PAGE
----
I watched my daughter as she gasped for breath during asthma attacks and school teachers who told me that my daughter’s asthma was “all in her head.” I fought with more school staff about my daughter’s struggles with math and how I thought she needed to be tested for a learning disorder. When I finally got her in special education in seventh grade, I was shocked when she wasn’t achieving. I only found out when she decided to get her GED that all those days in Special Ed. were of her being handed a worksheet and being left alone, except for the days when they showed a National Geographic filmstrip. Somehow, she survived. And she is grateful. She managed to acheive her Associate of Arts degree and is a prolific writer.
I have cried and worried myself sick when my youngest son began throwing up blood as an infant, and needed emergency surgery on his pancreas. I now worry with his diabetes and how he is faring. I have watched my oldest son suffer needlessly in an emergency room for eight hours with pain in his side and the expression on his face as his appendix ruptured while waiting for the doctor to finish his golf game before coming to help my son. I agonized over the next several days by his bedside, looking at my tall, strong son, with tubes running down his nose and his pale complexion as he fought to recover. I still feel like I should have sued. Some things in this world we have trouble forgiving. But, I am grateful! My children lived without permanent disabilities.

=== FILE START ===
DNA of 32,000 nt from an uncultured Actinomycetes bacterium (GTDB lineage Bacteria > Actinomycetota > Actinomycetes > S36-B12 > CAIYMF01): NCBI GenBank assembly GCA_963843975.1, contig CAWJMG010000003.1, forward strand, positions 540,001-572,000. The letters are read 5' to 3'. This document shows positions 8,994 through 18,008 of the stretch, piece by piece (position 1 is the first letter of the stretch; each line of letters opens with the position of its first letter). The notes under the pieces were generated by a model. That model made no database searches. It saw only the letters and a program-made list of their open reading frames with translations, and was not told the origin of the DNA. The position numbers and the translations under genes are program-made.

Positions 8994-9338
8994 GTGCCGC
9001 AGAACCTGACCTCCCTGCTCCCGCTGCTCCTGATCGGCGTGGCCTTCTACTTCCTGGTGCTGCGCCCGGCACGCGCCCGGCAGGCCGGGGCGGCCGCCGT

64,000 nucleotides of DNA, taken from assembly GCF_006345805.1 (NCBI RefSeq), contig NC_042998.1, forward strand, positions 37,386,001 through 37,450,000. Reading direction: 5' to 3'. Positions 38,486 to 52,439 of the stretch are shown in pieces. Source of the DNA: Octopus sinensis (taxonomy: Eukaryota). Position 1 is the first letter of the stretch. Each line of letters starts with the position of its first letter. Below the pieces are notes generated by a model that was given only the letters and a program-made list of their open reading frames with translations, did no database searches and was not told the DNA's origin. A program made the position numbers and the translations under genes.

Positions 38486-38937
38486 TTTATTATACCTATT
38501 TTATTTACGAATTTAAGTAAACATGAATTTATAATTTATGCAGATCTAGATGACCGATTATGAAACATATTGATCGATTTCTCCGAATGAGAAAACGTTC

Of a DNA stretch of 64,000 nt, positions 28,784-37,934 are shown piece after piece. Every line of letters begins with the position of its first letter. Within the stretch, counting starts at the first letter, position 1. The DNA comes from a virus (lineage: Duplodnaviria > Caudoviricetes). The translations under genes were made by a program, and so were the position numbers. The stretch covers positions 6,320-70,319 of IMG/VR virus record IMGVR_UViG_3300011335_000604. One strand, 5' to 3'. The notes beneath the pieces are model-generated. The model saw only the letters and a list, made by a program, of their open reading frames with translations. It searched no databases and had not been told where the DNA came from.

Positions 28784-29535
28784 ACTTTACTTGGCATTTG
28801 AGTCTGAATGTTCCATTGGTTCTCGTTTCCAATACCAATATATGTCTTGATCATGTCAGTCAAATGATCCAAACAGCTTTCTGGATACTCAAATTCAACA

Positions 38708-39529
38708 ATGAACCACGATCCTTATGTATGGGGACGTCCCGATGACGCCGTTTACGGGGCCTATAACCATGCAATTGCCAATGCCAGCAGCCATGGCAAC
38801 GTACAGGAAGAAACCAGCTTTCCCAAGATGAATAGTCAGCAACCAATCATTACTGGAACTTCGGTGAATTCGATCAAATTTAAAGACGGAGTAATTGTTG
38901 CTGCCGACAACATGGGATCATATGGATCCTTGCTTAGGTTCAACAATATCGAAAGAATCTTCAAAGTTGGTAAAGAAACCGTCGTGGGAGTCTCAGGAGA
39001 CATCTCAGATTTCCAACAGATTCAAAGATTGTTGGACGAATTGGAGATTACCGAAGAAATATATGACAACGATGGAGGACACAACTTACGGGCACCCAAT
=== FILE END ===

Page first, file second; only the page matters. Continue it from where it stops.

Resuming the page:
When I first noticed the shakiness in my hands, I alerted doctors to it by holding up my hands and showing them. The reaction I got was that I was “making my hands do that.” I suffered on and worked until my health couldn’t take it anymore. My health has declined since retiring nearly fifteen years ago. I have substantial hearing loss, my heart skips beats and I am often out of breath. I have had more steroid injections in my knees for pain than I can count. Many times, I can’t walk from my front door to my mailbox without my knees giving out. But I am grateful for my life and my children and every day God allows. So please, for the sake of my sanity…stop telling me how grateful I should be! I have experienced enough trials in this world to understand how many are my blessings, so give it a rest and at the end of this day…if you didn’t need help getting dressed, feeding yourself, preparing a meal, walking without pain, breathed without struggle, drove yourself wherever you wanted, and have money enough to buy what you want, then stop counting my blessings and start counting your own!